The High Line is a unique setting for presenting art. Unlike the white wall of a traditional gallery, the plant life, the weather, and the cityscape that surround High Line Art's installations are ever changing. Over the years, Director & Chief Curator of High Line Art Cecilia Alemani has used the inconstant nature of the park to her advantage, curating a selection of artworks that create an interplay with the setting that naturally evolves over the seasons.
See below for some of our favorite High Line Art shots from the fall season. Some of the artworks have been enveloped by the plant life, others take on a warmer hue when accented by fall foliage. It's just one more reason to visit the High Line this time of year!
The monumental mural Above the Line by Kerry James Marshall covers the full exterior wall of a neighboring building at West 22nd Street.
Window by Andro Wekua is modeled after the artist's childhood bedroom window.
Detail of Andro Wekua's Window.
Winterberry adds a pop of color next to Damián Ortega's Physical Graffiti #2.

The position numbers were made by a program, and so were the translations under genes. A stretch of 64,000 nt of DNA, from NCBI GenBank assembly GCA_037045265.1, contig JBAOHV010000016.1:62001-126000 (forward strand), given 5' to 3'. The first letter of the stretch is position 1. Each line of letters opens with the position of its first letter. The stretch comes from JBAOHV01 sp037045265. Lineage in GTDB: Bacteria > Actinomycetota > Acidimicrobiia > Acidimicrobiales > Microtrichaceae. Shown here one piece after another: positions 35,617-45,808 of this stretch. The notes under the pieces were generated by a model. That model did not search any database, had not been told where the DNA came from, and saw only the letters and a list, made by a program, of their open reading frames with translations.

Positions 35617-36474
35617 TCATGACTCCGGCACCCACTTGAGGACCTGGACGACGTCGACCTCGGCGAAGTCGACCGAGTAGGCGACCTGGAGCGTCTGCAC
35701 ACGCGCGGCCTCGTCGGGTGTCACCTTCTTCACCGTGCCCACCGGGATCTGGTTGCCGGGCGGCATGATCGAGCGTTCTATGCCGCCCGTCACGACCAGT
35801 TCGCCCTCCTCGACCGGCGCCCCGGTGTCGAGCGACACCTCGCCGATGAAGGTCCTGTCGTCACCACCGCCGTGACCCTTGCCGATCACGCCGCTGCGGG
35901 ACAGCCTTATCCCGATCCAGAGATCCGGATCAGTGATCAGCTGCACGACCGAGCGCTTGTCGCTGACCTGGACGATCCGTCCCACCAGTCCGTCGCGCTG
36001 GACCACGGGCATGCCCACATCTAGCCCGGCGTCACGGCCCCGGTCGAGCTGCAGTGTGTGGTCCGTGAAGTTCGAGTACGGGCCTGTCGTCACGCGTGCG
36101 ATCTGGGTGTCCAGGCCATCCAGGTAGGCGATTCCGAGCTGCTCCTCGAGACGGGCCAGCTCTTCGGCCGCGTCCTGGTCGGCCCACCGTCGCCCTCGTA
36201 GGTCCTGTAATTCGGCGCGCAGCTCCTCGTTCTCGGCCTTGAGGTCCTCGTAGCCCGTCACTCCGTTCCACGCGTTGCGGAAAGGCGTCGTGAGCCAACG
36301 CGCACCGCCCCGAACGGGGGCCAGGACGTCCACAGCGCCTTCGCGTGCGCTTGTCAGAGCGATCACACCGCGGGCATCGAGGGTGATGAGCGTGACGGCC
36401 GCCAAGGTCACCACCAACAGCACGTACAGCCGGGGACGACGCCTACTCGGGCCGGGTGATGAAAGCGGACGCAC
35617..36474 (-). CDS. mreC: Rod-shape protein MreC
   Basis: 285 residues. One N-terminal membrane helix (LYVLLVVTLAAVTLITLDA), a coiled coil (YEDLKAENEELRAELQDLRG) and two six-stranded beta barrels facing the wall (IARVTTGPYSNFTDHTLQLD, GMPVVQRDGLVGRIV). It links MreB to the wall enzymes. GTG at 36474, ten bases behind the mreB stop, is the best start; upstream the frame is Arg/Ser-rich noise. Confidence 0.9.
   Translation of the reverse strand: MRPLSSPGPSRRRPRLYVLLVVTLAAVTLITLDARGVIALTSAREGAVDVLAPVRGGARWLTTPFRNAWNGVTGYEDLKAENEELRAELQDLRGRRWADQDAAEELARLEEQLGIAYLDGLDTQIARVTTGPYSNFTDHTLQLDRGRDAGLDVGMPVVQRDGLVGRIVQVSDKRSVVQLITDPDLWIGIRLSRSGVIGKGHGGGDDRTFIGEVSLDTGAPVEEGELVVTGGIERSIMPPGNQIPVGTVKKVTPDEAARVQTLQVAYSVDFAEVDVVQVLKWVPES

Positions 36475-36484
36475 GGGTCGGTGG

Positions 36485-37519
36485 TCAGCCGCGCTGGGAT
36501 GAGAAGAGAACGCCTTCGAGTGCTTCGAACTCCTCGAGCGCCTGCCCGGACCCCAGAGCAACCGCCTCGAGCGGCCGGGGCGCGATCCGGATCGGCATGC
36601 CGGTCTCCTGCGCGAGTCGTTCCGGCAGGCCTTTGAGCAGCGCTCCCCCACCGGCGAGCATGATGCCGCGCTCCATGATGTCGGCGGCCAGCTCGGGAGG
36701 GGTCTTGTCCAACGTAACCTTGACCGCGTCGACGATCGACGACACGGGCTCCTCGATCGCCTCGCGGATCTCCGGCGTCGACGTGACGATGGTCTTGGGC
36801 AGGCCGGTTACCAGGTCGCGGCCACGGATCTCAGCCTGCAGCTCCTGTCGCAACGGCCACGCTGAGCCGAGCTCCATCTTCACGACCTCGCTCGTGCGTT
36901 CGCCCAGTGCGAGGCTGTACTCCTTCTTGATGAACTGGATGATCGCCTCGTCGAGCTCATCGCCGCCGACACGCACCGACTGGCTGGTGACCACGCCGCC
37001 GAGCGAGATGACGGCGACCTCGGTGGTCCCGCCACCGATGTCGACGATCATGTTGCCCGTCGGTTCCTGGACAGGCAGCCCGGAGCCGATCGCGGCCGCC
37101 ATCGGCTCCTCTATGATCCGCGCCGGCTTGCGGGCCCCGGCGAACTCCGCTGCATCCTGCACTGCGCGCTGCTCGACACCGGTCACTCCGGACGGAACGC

Elmgreen & Dragset's A Greater Perspective features a bronze sculpture of a telescope overlooking 10th Avenue.
A view looking north toward Elmgreen & Dragset's A Greater Perspective, from the Northern Spur Preserver. The changing leaves of the 10th Avenue Square's three-flowered maple trees offers a beautiful backdrop to the artwork.
At West 24th Street, the golden strands of Korean feather reed grass have grown up around Kris Martin's Altar.
Damián Ortega's Physical Graffiti #1 pops up amongst a thicket of purple asters.
An aerial view of West 14th Street shows the varying colors of fall foliage. Look closely and you'll spot Mariana Castillo Deball's Who would measure the space, who would tell me the moment?
Gabriel Sierra's Untitled (All Branches are Firewood) is almost completely obscured by dense foliage along the High Line's Philip A. and Lisa Maria Falcone Flyover.
Thirsty? You can still take a drink from Ryan Gander's To employ the mistress.... It's a French toff thing.
Fallen leaves cover Kaari Upson's My Mom Drinks Pepsi II.
Mariana Castillo Deball's Who would measure the space, who would tell me the moment? is accented by the setting sun. West 14th Street is one of the best places on the High Line to observe autumn sunsets.
An aerial view of Rashid Johnson's Blocks, on the High Line at Little West 12th Street.
Looking south towards Rashid Johnson's Blocks, the artwork is almost completely hidden by mounds of threadleaf bluestar, dried coneflowers, and smokebush branches.
Learn more about High Line Art.